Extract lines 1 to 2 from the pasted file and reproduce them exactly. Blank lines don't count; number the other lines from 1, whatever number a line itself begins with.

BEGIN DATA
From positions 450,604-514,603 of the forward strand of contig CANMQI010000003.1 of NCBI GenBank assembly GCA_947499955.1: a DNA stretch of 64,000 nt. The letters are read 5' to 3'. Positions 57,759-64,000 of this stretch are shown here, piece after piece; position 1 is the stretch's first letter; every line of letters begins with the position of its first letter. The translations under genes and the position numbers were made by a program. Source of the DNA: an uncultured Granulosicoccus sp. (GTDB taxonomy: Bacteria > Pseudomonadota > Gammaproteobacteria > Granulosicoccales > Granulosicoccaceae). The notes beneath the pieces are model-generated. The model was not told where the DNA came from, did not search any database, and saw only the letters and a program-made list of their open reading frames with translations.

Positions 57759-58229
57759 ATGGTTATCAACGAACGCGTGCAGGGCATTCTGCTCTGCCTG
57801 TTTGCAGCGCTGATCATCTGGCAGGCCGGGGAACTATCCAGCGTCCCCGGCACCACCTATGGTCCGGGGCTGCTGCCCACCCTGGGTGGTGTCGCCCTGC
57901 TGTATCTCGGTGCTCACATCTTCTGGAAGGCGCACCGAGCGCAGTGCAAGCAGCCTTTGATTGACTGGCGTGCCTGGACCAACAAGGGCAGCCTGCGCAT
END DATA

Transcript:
From positions 450,604-514,603 of the forward strand of contig CANMQI010000003.1 of NCBI GenBank assembly GCA_947499955.1: a DNA stretch of 64,000 nt. The letters are read 5' to 3'. Positions 57,759-64,000 of this stretch are shown here, piece after piece; position 1 is the stretch's first letter; every line of letters begins with the position of its first letter. The translations under genes and the position numbers were made by a program. Source of the DNA: an uncultured Granulosicoccus sp. (GTDB taxonomy: Bacteria > Pseudomonadota > Gammaproteobacteria > Granulosicoccales > Granulosicoccaceae). The notes beneath the pieces are model-generated. The model was not told where the DNA came from, did not search any database, and saw only the letters and a program-made list of their open reading frames with translations.

Positions 57759-58229